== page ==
/Gunn drops hallmark plan to eliminate income tax, cut grocery tax

Gunn drops hallmark plan to eliminate income tax, cut grocery tax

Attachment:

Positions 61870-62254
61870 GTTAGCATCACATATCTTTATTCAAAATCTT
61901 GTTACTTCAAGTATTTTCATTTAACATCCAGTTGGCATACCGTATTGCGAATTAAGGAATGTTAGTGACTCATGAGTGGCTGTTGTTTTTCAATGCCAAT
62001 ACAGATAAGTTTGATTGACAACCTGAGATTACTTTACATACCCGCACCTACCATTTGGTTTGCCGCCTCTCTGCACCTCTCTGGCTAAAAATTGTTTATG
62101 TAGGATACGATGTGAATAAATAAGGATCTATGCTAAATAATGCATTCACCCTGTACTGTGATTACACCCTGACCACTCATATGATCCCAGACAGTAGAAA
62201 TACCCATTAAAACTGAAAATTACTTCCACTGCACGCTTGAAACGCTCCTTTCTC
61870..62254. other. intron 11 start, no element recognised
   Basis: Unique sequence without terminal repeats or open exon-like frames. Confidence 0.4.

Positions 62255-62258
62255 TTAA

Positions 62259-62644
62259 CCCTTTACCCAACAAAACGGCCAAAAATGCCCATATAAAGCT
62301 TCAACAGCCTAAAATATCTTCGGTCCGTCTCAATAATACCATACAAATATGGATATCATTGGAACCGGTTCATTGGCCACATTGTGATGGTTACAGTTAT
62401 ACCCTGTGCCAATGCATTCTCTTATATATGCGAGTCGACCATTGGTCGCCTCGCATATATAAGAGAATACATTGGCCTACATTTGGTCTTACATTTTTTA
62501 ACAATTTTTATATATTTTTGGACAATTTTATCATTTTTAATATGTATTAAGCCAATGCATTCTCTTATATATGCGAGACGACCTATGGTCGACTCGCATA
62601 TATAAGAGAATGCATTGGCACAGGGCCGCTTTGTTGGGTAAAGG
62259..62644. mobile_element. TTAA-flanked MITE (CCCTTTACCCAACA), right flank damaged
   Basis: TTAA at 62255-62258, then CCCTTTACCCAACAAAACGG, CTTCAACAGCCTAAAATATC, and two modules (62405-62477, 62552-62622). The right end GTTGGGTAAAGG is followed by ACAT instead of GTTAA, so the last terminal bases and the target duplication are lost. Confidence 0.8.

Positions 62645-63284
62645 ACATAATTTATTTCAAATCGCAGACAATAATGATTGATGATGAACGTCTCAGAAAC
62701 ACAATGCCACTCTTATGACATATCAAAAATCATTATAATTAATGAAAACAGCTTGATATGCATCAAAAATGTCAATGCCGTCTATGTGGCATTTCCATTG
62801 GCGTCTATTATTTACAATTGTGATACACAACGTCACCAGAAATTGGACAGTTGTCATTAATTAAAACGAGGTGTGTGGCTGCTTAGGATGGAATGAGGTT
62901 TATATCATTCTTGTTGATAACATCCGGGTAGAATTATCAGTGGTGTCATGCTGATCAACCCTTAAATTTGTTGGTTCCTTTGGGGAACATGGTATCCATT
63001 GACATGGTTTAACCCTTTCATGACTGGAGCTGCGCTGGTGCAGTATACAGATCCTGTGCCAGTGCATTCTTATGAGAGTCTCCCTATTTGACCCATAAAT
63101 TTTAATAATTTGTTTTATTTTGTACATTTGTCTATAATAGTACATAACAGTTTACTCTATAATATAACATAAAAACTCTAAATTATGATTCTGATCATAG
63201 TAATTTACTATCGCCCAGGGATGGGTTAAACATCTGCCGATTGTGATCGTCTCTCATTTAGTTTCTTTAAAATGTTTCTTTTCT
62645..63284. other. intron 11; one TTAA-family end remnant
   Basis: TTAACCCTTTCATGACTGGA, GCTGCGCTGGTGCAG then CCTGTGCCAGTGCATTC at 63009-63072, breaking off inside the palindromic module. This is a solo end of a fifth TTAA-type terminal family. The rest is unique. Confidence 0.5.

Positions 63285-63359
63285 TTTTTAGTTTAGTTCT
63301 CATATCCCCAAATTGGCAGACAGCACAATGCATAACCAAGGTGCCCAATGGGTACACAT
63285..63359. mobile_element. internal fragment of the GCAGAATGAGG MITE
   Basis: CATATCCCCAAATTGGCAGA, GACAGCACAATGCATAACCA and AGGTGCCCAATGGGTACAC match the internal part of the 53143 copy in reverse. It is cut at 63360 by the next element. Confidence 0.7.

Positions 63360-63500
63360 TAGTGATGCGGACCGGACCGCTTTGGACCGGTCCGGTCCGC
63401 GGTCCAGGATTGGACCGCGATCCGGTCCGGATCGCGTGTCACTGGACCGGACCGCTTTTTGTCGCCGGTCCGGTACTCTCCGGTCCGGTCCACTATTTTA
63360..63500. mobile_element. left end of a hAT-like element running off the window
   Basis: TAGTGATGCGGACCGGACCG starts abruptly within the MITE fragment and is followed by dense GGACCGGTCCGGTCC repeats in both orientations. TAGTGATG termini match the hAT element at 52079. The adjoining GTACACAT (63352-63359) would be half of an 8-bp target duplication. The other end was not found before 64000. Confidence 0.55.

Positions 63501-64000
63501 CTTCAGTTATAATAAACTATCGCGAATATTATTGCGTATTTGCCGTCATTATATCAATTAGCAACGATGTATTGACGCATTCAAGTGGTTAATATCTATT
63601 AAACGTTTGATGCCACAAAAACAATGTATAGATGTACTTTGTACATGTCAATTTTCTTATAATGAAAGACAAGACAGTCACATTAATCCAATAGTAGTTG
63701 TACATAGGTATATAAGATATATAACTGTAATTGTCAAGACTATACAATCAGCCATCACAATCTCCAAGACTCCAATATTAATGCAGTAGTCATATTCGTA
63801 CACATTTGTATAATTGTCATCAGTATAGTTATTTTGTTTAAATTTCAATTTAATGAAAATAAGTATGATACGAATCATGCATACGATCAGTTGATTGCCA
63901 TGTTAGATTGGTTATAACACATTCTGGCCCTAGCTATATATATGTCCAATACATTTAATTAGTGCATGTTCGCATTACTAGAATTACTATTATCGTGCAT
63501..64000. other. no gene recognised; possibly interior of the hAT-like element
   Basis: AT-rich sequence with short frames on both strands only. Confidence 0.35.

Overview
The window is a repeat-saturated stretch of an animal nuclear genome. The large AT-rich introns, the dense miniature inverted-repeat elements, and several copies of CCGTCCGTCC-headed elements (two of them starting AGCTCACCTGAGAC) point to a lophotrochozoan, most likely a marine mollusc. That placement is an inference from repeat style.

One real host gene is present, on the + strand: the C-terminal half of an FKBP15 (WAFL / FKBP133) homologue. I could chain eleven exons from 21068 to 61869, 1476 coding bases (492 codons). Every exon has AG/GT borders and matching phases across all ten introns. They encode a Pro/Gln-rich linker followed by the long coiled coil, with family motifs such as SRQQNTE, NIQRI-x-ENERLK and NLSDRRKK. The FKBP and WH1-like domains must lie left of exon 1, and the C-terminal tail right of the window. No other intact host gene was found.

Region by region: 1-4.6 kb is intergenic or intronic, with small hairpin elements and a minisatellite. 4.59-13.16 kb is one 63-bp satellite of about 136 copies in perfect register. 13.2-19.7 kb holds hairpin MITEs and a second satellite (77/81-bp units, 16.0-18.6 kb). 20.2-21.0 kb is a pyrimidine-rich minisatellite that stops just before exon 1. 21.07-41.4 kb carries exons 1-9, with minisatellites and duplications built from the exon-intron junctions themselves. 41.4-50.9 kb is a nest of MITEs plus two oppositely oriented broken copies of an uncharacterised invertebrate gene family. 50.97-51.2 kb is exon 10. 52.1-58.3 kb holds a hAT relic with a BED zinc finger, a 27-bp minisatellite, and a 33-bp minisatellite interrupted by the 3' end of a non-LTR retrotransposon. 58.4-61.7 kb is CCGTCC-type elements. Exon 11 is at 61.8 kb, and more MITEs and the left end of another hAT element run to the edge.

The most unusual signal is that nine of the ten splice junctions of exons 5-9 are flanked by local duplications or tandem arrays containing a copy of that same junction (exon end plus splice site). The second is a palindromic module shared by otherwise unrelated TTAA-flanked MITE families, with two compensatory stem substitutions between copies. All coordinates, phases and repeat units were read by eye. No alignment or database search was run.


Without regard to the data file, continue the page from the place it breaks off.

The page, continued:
Gunn’s last session version of the bill was introduced and was hailed as the most important legislation in his political career. The bill would also increase the general sales tax by 7% to 8.5%, and reduce the tax on car tags down by 35%. There are many differences between this year’s proposal, Gunn’s plan last year, and Gunn’s bill that died in the Senate. However, the main difference is that the sales tax on large goods like farming equipment, automobiles and other items has not been increased. These items are subject to a lower general sales tax rate of 7%. Gunn’s proposal for last year increased the tax on these items by 2.5% per $1, as well as the tax on items subject to 7% tax. Trey Lamar (House Ways & Means Chairman and close Gunn ally) acknowledged that there was opposition from manufacturers, farmers and other stakeholders to the increases in last year’s proposal. This year’s bill only increases the sales tax at 7% on most retail products, which goes up 1.5%. When the income tax is completely eliminated, it will reduce taxes by approximately $1.5 billion. Lamar stated that the bill was simpler than the one we had last year, and pointed out that it would be the biggest tax cut in state history. Lamar indicated that he may ask the House to vote on his proposal as soon as Wednesday. READ MORE: Hosemann does not like Gunn’s tax proposal. Are we in danger of Capitol gridlock? Lamar spent approximately five minutes explaining the bill to the committee on Tuesday. There were no questions. The vote was carried by voice vote without any debate. Republicans have more than the required three-fifths supermajority to pass tax proposals with Democratic support. However, there is a possibility that some Democrats may vote for it. Robert Johnson, D.Natchez Rep., said that he would read the document and find out what it was about. He did not rule out voting in favor of the package. Gunn, on the first day of the 2022 session last week, stated that his proposal to abolish the income tax would be his number one priority. Lamar reminded the Ways and Means Committee that Tuesday’s meeting was the first day of the 2022 session. The House Appropriations Committee was also meeting to approve a “historical” teacher raise. Lamar stated that there was money to do both due to last year’s 15.9% revenue growth. He also predicted double-digit growth in the current fiscal year. Tax cuts would eliminate taxes on income above $40,000 for individuals and $80,000 for married couples in January 2023. A married couple would be able to save $2,600 while an individual would only pay about half the amount. Based on inflation and state spending, the income tax remaining would be gradually eliminated over the next few years. The phase out could take as little as 10 to complete. The 7% grocery sales tax, which is the highest food tax in the country, will be cut to 5.5% in July, and then to 4% in the future. Lamar stated that the end result would be a tax system that rewards hard work and is fairer to everyone. READ MORE: Gunn fails to win support for income-sales tax swap Both Gov. Tate Reeves, and Lt. Governor. Delbert Hosemann is the Senate’s president and has supported tax cuts in the 2022 session. Reeves proposed that the state income tax be eliminated, which is responsible for approximately one-third state general fund revenue. This could be done in five years. According to the governor, he will oppose any plan that increases the rate of other taxes, such as Gunn’s. Hosemann did not give any details other than to state that there would be a Senate proposal. Hosemann did however indicate last week that he was not as interested as Gunn or Reeves in the elimination of income tax. Hosemann stated, “I believe you find our plan multi-dimensional.” “We don’t want to be hung up on one thing that means we eliminated something.” Gunn offered a plan last year which included a bigger increase in sales taxes to offset the reductions in income tax and grocery taxes. Lamar stated that offsets of this magnitude were not necessary due to state revenue growth. Due to complaints about high prices of license plates, the 35% reduction on the car tag was also added. The counties impose this tax. Lamar stated that the state would reimburse the counties for any revenue they lose as a result of the reduction in car tag taxes.